Practice Makes Better, Forget Perfect
How did you learn to do what you do?
I certainly wasn’t born capable of doing the work I do today.
Like most of us, I learned what I now know due largely to the grace and patience of more experienced people showing me how, and then standing back and watching while I practiced. Sometimes in I blew it, and shakily, nervously made mistakes that required correction or rework. Sometimes I nailed it and felt seen by the sage experts around me for having some of the skills I needed. Being seen validated my trials and my worth.
In myself and in peers of my age, I notice a tendency to be intolerant of the mess of practice. Talking with a young colleague the other day, I caught myself wishing that he had understood what I wanted the first time so that the piece he created for me would have been finished after one iteration. But realistically, how could he have known? He has never done it before. Can I really expect others to go from knowing nothing to perfect execution without any failure?
It is in the struggle that learning happens. Whether a baby learning to walk by consistently falling down to get her bearings or an employee writing a document the first time that needs revision, it is the adjustment and re-work that creates the connection in the brain that “this is important.” Getting back up facilitates learning how to walk.
When it comes to working with younger, less experienced people, it is essential that we recognize the precious worth of practice. I suggest 4 things to remember if you are a trainer, supervisor, or boss of someone younger:
- They will likely do it wrong, or messily, the first time.
This is why we call it learning. Until we do something, we do not know what we are capable of exactly. It is the exercise of executing something and performing that gets us mobilized around what “doing it well” looks like. As a boss, you should spend time thinking about how your employees can “test fly” in ways that are not catastrophic if they do it slightly imperfectly. By the time a musician performs at Carnegie Hall or an athlete competes in the Olympics, they have tried their craft a thousand times and failed often. Let your employees mess up.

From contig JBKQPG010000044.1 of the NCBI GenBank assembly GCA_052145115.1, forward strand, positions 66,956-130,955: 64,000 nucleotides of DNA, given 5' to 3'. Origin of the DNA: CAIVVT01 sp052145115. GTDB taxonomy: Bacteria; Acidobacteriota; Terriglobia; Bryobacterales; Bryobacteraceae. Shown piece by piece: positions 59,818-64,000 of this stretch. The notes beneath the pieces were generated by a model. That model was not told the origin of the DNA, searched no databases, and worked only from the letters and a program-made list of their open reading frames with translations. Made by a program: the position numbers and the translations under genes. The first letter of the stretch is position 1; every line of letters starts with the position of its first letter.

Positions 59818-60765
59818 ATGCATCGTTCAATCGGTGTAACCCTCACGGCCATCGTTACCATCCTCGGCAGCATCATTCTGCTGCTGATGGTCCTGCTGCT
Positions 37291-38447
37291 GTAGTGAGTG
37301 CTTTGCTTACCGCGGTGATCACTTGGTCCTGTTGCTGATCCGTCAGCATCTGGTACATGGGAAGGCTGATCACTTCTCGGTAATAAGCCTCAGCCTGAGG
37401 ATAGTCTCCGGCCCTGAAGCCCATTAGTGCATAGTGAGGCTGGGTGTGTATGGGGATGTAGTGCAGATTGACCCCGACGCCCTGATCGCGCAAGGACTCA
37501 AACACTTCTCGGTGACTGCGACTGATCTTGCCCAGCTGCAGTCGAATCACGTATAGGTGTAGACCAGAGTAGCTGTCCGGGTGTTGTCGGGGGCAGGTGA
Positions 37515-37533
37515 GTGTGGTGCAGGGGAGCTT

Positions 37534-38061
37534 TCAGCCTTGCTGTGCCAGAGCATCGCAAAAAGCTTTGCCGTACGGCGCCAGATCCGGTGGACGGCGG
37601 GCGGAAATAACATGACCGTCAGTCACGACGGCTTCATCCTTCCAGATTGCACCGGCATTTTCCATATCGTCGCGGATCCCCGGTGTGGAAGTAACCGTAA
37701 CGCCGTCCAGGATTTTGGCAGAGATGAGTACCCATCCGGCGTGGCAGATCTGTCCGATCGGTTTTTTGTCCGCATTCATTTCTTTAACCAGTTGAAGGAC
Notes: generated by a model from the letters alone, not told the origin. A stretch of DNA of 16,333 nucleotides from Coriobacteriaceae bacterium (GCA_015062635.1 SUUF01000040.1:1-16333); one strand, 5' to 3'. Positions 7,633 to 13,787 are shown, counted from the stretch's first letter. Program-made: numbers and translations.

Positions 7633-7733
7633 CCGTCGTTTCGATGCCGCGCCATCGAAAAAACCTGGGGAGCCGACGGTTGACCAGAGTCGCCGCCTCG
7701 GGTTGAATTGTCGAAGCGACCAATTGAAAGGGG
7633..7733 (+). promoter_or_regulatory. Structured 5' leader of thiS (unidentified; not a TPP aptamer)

- Your prompt feedback is essential to learning.
Quickly, compassionately, honestly ask your staff to reflect right away on what they think went beautifully or poorly in the task they completed. They likely know what worked and what didn’t. And here is where you come in: your feedback and ideas about how to do it even better next time are invaluable to their development of experience and wisdom to do it better next time. Immediately debrief. Learn together.
- They want to do it.
We all want to do it ourselves. We develop mastery and fluency doing tasks and jobs we feel good about. No one wants to have to be told every time how to do something. I remember my kids when they were in preschool shoving my hand away—they tied their own shoes even if it took twice as long and the knot fell out. Remember this, boss, that their highest and best use is to learn the thing they are learning. Your highest and best use is to serve them as they learn.
- You had to do it wrong or messily, too.
You did it (whatever your work is) imperfectly many times before you got really good at whatever it is that you do today. Many caring people gave you feedback and ideas to refine, to grow, and to make your work better over time. Take heart in this. Offer your employees the grace and the space to develop over time, as you yourself did all those years ago.
When we focus on helping employees practice, they learn. When we expect them to do it perfectly, they stop trying and stop risking.